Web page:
Archives for posts with tag: sourdough

Pretty much anyone living in the UK at the moment will be aware that everyone has gone baking-mad.  My UK-based friends keep sending emails telling me how good the Great British Bake-Off is this year.  I am, sadly, missing it as it doesn’t seem to be available here.

You only have to go to your local supermarket to find a whole aisle devoted to baking and, with it, your choice of flours.  It wasn’t always the case but I think us Brits have come to take it for granted over recent years and I was quite surprised to find that the range of flour suitable for making bread is not so readily available here in Australia.  This is somewhat ironic as a lot of the flour we use to bake bread in the UK is imported from Australia as the flour grown here is high in protein and suitable for baking the high-rise style loaves we seem to love.  Strong white flour is available in supermarkets here as are bread mixes of many varieties but stoneground wholewheat and rye tend to be found only at health food shops and are vastly expensive and I have not yet come accross any granary type flours.

It is not true, however, that no-one bakes and in my adventures of finding new friends I am also finding fellow bakers.  One of these new friends very kindly came to my rescue as she has a cousin who recently left a city-based career to become a baker and was able to get me a good stock of flours to get me started.  A friend of my Mother-in-Law also loves to bake bread.  She has gone to the extreme of buying grain directly from a mill out in the Dandenongs and stone-grinding it herself but confessed she has not been able to do that recently as she was finding it more difficult to lift the 100kg grain sacks in and out of the car!  She now knows she has a willing volunteer in me and I am thinking of going down this route myself.

In the last week I’ve been trying to establish a new wheat sourdough starter.  I’m not sure if I am friends with it yet.  It smells a bit different from the one I had before and it isn’t behaving very well yet (as evidenced by the picture of the ‘loaf of shame’ above) but I seem to remember that my old one took a few loaves to become properly established, some I am giving it a few chances.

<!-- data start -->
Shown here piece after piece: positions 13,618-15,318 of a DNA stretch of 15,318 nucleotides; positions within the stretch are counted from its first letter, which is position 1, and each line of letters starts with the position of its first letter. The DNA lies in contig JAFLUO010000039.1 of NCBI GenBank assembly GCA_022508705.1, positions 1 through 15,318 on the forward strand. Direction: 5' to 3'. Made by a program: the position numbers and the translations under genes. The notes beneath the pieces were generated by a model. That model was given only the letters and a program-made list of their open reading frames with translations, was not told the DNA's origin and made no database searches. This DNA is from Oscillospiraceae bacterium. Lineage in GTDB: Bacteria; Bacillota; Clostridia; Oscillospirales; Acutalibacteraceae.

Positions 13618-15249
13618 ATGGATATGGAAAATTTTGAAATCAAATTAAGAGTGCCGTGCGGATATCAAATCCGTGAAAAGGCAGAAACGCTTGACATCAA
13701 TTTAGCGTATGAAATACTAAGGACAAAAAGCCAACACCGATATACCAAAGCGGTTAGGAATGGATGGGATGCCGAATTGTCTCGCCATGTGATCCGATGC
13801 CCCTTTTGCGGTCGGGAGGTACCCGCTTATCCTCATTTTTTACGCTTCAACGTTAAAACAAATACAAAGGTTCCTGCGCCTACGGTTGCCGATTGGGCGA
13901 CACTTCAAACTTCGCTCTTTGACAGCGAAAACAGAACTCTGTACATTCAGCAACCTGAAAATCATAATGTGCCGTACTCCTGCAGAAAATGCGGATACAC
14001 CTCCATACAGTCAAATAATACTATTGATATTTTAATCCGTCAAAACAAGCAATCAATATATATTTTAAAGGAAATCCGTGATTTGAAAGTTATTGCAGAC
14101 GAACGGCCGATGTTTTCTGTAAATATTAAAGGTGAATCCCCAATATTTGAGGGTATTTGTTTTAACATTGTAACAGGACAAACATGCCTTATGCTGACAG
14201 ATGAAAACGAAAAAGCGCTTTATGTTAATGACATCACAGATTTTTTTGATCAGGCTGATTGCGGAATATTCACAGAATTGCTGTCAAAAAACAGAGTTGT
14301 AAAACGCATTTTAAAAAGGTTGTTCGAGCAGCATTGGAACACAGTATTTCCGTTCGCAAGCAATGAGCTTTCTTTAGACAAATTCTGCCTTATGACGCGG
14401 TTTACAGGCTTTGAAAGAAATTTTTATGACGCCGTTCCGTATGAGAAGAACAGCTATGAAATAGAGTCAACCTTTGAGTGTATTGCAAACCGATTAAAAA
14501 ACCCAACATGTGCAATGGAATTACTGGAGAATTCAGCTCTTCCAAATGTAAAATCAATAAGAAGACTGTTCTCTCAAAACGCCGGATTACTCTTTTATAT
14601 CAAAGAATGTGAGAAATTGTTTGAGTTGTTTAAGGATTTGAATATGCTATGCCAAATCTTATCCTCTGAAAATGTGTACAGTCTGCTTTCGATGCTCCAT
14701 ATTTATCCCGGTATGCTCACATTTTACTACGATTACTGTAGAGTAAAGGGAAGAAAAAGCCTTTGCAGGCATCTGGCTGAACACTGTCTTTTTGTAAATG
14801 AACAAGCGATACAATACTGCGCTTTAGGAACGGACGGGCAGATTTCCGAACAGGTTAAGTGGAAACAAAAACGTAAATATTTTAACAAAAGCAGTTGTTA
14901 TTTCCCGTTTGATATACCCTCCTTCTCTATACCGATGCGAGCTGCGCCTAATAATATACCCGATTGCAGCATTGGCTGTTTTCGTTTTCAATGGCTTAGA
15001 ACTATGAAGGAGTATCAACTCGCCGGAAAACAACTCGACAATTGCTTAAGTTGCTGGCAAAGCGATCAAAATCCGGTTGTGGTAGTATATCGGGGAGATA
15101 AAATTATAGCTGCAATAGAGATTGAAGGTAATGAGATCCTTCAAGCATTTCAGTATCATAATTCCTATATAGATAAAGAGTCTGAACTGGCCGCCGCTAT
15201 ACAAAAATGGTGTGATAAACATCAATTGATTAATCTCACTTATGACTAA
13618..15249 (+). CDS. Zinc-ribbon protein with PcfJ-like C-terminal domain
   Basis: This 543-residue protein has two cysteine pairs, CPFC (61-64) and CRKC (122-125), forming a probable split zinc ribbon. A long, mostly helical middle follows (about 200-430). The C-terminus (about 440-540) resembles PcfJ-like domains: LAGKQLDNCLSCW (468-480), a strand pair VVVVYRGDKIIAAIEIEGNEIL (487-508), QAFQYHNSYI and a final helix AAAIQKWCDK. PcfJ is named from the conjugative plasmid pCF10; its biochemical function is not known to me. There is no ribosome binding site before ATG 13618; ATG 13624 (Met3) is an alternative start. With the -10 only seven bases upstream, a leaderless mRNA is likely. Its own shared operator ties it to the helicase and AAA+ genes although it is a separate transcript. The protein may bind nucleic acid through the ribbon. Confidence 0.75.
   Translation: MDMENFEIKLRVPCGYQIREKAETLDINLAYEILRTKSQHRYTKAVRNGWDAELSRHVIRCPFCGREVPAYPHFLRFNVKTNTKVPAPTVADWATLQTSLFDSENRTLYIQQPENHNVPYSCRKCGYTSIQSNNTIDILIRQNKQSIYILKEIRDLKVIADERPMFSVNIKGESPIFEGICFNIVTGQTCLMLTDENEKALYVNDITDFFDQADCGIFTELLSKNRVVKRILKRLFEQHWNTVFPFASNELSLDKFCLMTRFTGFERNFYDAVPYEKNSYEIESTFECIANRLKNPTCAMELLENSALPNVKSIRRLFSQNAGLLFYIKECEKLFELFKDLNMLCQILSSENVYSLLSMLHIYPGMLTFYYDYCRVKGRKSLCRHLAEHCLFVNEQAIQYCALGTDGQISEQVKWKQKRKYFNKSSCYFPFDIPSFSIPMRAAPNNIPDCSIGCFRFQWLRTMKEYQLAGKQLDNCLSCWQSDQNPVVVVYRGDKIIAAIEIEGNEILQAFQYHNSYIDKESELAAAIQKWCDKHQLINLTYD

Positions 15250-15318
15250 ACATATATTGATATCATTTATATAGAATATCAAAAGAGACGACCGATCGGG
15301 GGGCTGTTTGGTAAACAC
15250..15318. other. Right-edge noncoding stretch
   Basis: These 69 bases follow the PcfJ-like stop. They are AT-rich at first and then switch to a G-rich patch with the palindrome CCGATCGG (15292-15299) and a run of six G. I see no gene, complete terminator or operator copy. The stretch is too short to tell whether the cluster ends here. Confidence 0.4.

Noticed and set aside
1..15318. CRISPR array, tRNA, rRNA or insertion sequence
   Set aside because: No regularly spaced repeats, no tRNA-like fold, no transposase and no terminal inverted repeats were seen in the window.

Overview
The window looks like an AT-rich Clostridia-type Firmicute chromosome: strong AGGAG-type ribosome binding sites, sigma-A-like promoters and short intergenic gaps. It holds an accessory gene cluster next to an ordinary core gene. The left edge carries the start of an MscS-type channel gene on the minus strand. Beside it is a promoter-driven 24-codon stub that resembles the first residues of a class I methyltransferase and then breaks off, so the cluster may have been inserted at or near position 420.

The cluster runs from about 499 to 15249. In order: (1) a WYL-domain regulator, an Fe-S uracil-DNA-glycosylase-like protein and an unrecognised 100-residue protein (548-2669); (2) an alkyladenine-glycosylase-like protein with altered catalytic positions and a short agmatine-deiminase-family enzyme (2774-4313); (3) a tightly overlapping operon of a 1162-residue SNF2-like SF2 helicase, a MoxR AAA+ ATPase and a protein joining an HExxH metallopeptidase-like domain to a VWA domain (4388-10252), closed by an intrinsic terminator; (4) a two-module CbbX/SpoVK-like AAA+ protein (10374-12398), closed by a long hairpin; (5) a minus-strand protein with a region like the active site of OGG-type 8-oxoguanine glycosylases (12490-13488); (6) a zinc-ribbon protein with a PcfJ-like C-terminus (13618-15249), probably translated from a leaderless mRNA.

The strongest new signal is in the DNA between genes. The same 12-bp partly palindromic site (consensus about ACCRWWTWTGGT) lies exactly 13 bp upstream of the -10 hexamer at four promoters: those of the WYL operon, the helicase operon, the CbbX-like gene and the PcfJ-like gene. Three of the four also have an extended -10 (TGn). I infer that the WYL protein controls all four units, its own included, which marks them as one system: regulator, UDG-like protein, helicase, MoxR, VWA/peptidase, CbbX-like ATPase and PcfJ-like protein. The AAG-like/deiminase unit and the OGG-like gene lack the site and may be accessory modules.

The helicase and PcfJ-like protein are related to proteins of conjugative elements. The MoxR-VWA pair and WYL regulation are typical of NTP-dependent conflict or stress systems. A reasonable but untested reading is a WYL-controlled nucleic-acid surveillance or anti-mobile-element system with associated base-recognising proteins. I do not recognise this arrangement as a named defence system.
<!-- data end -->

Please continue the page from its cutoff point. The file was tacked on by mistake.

In the meantime I have been baking, with commercial yeast, and wondering just how many loaves/rolls I could bake in a day given that I have an oven about twice the size of the one I had in the UK.  Our local community farm has a produce swap once a month and I’m wondering if I could swap some bread while I’m waiting for my veggie patch to flourish (which it isn’t showing any signs of doing just now).

Had I known that a hot water bottle was going to cure so many of my culinary ailments I would have invested in a dedicated kitchen one years ago.  I’m specifically talking about anything needing a bit of prolonged fermentation in conditions a little warmer than a British kitchen in winter.  My slightly floppy yoghurt-making attempts were revolutionised in the early part of last year with the simple addition of my husband’s blue hot water bottle and, just a few weeks before the year was out, I got sourdough sorted.

The temperature in my kitchen fluctuates a lot and I don’t have an airing cupboard so although I seem to remember I once got a rye sourdough started successfully (what on earth happened to that?) my attempts to bring a wheat sourdough starter to life had not been very successful.

I think I was also suffering from a bit of commitment phobia.  I mean, you hear stories, don’t you?  About how you have to feed sourdoughs on a daily basis and can’t go away on holiday anymore (unless you can find someone to feed the sourdough as well as watering the plants and feeding the cat).  I like going on holiday.

Anyway, it turns out that it was all much, much easier than that.

Once again, Andrew Whitley’s recipe from Bread Matters came to the rescue.  It involved quite a few pages of reading so it looks like it might be an involved process but, once you’ve made one loaf and adapted the process slightly to fit your lifestyle, it is no more effort than making any other loaf of bread but the results are something else.  A fantastically open-textured (i.e. holey), chewy, crusty loaf with a depth of flavour that is rarely encountered these days.  The bread keeps for around a week and is fresh enough to eat untoasted for several days.

I started cultivating the starter by putting the required quantity of flour and water in a bowl and fermenting overnight with the aforementioned hot water bottle on top.  Once the starter was established and I had made my first loaf I felt confident to abandon the hot water bottle and just ferment the starter/dough at room temperature.  It has been very reliable so far.  I have scaled up the starter so that I can easily make two loaves at a time and keep the starter in the fridge.  That way I can just bake sourdough once a week if I want to. The night before I want to make my loaves I refresh the starter and leave it at room temperature overnight.  I can then make and bake the final dough any time during the following day and the whole process takes no more than six hours with not too much work on my part.